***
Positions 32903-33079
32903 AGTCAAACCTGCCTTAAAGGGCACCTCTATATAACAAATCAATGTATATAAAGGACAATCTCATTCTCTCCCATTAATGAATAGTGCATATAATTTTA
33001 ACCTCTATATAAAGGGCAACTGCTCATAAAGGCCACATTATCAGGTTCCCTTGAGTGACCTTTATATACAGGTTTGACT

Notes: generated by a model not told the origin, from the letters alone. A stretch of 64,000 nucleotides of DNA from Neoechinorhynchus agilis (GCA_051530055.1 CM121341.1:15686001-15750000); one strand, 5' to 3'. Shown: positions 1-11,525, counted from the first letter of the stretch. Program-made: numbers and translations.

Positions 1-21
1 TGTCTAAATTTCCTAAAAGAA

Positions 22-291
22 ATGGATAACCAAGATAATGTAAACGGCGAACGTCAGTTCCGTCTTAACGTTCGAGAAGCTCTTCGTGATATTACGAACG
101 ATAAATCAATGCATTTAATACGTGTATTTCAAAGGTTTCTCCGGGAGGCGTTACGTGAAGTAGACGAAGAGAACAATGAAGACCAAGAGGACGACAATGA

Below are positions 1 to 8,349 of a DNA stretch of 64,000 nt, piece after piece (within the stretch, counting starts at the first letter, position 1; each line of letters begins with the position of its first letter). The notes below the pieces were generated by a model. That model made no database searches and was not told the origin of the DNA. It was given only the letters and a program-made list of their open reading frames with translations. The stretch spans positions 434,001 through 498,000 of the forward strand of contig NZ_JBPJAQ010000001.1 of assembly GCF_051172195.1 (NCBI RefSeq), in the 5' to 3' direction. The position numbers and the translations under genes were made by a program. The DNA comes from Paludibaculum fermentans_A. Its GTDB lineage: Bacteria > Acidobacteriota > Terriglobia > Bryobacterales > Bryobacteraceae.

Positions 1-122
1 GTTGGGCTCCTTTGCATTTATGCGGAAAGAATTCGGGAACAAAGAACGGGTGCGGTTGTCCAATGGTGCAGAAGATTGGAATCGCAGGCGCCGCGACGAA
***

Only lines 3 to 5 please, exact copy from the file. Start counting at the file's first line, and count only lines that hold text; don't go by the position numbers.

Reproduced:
33001 ACCTCTATATAAAGGGCAACTGCTCATAAAGGCCACATTATCAGGTTCCCTTGAGTGACCTTTATATACAGGTTTGACT

Notes: generated by a model not told the origin, from the letters alone. A stretch of 64,000 nucleotides of DNA from Neoechinorhynchus agilis (GCA_051530055.1 CM121341.1:15686001-15750000); one strand, 5' to 3'. Shown: positions 1-11,525, counted from the first letter of the stretch. Program-made: numbers and translations.

Positions 1-21